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Stepping Out from the Shadows: Making a New Game Stand Out
Posted By Guest Author On April 3, 2012 @ 1:00 am In GMing Advice | 5 Comments
Today’s guest article was written by reader Andrew Bell. He’s about to swap places with the GM of a long-running successful campaign, and he’s got some excellent ideas to share about making sure his game is every bit as good — but different, too. Thanks, Andrew!
In a few short weeks, the game in which I currently play is coming to an end after seven years. Loose threads are being tied up, plots are coming to fruition, and the universe needs saving thrice over. Seven years of epic battles and subtle intrigue are behind us. Seven years! How can our next game match that? How can any GM step into that breach without being swamped by the past? Who would be foolish enough to volunteer for such a thankless task?
Look, wisdom was my dump stat, okay?
The transition from one campaign to another is always going to be jarring, but when you are following a long-running, particularly successful campaign then it is that much harder to escape from the previous game’s shadow. What I’m going to talk about here are the ideas I’m hoping to use to make my campaign, Interregnum, stand out. They break down into three simple groups: similarities, differences, and additions.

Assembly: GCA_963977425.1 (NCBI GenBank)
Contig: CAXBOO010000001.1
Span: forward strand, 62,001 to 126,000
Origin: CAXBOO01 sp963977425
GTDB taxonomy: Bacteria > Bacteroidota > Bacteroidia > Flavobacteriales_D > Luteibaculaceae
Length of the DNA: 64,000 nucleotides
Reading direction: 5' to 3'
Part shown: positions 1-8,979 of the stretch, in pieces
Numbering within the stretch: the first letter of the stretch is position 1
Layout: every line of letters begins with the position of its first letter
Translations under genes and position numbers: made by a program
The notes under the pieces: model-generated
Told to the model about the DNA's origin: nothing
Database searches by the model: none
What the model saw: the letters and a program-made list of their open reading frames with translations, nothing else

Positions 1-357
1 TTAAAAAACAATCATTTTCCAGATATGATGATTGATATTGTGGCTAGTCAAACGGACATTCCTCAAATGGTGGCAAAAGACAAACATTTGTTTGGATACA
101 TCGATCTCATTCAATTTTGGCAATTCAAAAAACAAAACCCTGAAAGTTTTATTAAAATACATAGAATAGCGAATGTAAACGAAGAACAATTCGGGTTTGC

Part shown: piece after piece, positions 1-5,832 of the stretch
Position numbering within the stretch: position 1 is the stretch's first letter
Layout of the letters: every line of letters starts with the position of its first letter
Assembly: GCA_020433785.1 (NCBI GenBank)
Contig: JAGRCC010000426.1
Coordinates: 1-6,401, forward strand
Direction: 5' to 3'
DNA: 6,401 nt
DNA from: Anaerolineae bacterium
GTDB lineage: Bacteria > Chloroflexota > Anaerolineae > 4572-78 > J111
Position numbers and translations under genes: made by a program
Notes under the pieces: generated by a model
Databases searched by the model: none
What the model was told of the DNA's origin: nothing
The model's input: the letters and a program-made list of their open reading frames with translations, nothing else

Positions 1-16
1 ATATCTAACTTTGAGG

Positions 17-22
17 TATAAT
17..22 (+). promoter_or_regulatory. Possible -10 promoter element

If you’re picking up the reins after a long-running game -– or you were the long-running GM but are now starting over with a new game –- chances are there was something right about that game. Take the time to watch the GM at work in the closing stages and, perhaps more importantly, watch your fellow players too. (Obviously don’t get so involved in this that you TPK the party one session before the end of the campaign!) Know thy players and cater to their tastes. For me this means:
Once you’ve worked out what’s important to your group, take everything else about the current campaign and think about how to do the opposite! Make sure you play to your strengths here. There’s no point in doing something you’re no good at just to be different, but there’s still a lot of room to manoeuvre here. For example, looking again at Interregnum, I’m going to be changing:
Lastly, season well with whatever floats your boat (now there’s a mixed metaphor). Is there something you’ve never done in your current campaign but always fancied doing? Now’s the time! That amazing set-piece from the latest blockbuster? Throw it in! It’s your campaign, don’t be afraid to try new things. If they don’t work, you can always blame the previous game for casting a long shadow. For me, this is going to be:
I’m in the situation where I’m taking over from a long-running game, but the ideas I’m suggesting can apply to any situation where you’ve got, or had, an established game. Running a backup game that you don’t want to be overshadowed by the main game, but don’t want to steal its thunder either? Flip the combat/social balance. Campaign crashed and burned? Rescue what worked and alter the rest.
Making a new campaign feel different might seem intimidating, but it’s not hard to do. Just remember to think “What do I need to keep, what can I flip, and what extras will I have?” Similarities, differences, and additions. Simple!
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